As William rides a train to a village in India to help families in poverty, he remembers a ride long ago — along the same tracks — that transformed his life.
In 1975, 9-year-old William Kisku stepped onto a train that would take him from the lush, dense forests of his birthplace, a predominantly indigenous community in India, to the concrete jungle of urban life in Nawabgunj, India.
William’s father, Samuel, was a pastor at a church in his village, located in the interior of Jharkhand state, and there were no motorable roads then.
Situated near the banks of a major river, the region is prone to annual flooding. During the monsoon season the entire community gets cut off and one has to travel as far as 4 kilometers (nearly 2.5 miles) by rowboat to reach villagers’ homes.
William helped his family graze their cows and goats and attended the village school. The school was the only one in the village and it lacked almost everything. There was no safe drinking water available and no furniture in the classrooms or even electricity.
William’s mother gave him a large plastic bag (the kind that had once held 55 pounds of wheat) to take to school.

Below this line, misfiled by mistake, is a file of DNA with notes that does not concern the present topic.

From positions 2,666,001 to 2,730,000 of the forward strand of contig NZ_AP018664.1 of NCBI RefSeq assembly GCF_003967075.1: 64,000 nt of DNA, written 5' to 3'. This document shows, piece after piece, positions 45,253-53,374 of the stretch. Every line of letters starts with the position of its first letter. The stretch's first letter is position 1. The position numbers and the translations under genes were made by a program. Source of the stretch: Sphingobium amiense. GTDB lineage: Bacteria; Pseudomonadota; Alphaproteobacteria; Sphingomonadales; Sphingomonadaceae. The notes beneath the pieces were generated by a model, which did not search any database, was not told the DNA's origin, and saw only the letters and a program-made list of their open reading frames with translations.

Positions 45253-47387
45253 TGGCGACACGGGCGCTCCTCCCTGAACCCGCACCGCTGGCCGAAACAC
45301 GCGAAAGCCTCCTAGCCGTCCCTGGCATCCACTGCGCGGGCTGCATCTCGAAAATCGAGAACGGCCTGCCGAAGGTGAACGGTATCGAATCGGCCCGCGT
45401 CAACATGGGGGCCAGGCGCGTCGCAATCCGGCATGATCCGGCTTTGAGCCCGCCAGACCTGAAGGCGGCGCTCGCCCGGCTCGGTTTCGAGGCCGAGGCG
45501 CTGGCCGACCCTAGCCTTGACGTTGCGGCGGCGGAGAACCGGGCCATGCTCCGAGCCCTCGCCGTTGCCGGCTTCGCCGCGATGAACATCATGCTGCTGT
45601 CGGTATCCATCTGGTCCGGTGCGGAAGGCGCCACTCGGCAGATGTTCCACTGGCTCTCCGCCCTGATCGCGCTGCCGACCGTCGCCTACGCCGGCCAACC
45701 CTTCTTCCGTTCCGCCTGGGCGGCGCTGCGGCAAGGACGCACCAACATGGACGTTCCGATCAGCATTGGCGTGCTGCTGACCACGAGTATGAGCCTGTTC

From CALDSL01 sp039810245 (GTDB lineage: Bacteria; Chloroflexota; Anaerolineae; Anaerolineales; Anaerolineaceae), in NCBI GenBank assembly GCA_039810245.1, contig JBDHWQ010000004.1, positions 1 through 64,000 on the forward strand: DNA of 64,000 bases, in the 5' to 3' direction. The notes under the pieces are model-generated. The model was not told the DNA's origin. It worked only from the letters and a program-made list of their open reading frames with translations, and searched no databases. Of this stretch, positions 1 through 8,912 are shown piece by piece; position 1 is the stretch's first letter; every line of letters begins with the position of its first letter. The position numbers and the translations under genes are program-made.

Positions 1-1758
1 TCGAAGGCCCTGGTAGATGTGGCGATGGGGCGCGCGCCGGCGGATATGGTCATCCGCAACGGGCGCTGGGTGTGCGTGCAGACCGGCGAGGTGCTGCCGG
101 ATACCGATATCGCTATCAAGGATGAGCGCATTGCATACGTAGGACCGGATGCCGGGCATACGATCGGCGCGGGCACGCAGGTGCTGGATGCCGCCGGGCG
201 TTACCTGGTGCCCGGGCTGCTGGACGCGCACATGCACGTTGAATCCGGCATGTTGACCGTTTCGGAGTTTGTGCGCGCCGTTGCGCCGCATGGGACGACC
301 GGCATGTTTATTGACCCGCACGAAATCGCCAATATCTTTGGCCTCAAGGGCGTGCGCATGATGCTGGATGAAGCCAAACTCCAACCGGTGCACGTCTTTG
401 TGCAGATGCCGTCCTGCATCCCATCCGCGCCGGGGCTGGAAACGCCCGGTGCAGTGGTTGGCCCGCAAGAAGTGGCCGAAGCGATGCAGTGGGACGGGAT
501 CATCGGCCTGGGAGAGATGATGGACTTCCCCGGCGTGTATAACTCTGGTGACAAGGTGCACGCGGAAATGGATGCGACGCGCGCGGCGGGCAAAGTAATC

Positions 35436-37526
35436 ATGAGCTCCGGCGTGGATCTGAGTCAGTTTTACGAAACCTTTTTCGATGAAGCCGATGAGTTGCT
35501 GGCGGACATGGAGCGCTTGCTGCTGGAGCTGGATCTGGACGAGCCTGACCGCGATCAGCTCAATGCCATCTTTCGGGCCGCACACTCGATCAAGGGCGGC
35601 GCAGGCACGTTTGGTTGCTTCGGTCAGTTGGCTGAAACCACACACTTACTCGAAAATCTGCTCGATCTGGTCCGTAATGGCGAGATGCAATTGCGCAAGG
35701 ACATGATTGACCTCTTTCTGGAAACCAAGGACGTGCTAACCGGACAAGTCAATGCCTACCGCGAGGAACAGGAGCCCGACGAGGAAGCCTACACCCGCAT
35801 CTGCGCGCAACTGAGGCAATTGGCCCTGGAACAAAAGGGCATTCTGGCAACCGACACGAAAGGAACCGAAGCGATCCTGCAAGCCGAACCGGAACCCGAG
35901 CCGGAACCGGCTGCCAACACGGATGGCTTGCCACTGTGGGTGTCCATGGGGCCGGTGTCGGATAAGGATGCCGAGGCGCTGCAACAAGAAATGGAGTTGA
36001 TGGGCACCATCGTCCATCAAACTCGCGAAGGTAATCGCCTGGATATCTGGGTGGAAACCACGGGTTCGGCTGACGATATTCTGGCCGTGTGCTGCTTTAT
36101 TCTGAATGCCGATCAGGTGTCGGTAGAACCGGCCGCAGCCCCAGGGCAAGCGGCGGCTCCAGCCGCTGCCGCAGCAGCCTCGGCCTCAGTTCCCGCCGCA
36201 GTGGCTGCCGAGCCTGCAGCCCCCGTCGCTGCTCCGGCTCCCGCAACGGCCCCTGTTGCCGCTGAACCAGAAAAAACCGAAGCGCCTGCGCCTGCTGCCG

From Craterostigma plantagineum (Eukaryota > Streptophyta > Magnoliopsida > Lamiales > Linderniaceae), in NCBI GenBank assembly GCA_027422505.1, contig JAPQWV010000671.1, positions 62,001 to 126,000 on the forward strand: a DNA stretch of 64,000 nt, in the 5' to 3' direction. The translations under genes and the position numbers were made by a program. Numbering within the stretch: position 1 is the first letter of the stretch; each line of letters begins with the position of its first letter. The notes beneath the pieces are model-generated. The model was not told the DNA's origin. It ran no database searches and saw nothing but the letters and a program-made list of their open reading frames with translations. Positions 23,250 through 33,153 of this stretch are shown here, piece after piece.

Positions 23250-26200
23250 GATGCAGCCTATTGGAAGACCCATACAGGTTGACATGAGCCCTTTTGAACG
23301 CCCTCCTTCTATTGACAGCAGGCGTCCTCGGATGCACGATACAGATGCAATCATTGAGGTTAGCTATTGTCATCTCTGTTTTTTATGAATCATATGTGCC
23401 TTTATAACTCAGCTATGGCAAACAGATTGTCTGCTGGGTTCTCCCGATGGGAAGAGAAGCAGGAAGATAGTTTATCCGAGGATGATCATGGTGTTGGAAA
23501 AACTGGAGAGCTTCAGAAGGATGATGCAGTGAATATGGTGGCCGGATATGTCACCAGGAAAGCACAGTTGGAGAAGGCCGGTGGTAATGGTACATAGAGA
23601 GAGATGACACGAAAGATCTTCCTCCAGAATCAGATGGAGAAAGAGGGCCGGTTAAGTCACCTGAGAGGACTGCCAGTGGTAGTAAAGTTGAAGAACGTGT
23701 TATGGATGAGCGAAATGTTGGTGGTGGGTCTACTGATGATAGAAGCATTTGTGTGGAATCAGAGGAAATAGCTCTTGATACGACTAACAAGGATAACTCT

“It served a dual purpose,” William recalls, “to keep my books and as a mat to sit on the floor.” A single teacher taught several subjects to a group of children, and there were days when there was a shortage of teaching staff.
“Every child in the village dreamed of studying in the city,” William says. “Even parents desired that their children would go to the city to study, or study in a good school. There was a genuine desire in the community to be able to study in a bada (big) school. So, as a child, I wished that, given an opportunity, I would like to study outside my village.”
Opportunity in the Making
Long before William was born, the foundation was laid for a school that would give children like him just such an opportunity.
In December 1913, Esther Bragg arrived in India from England, following her calling to serve the underserved. Shortly after her arrival, she responded to a plea for support to carry on the work at Nawabgunj, where she met and married James Harvey, a fellow Englishman.
Together, they built a school and home for orphaned boys, which opened in 1914. Sadly, three of their children passed away, followed by the death of James.
Despite her personal losses and challenges, the young widow’s commitment to bring hope in hard places continued through the decades, and Esther earned the nickname “Mama ji” (mother) from the children.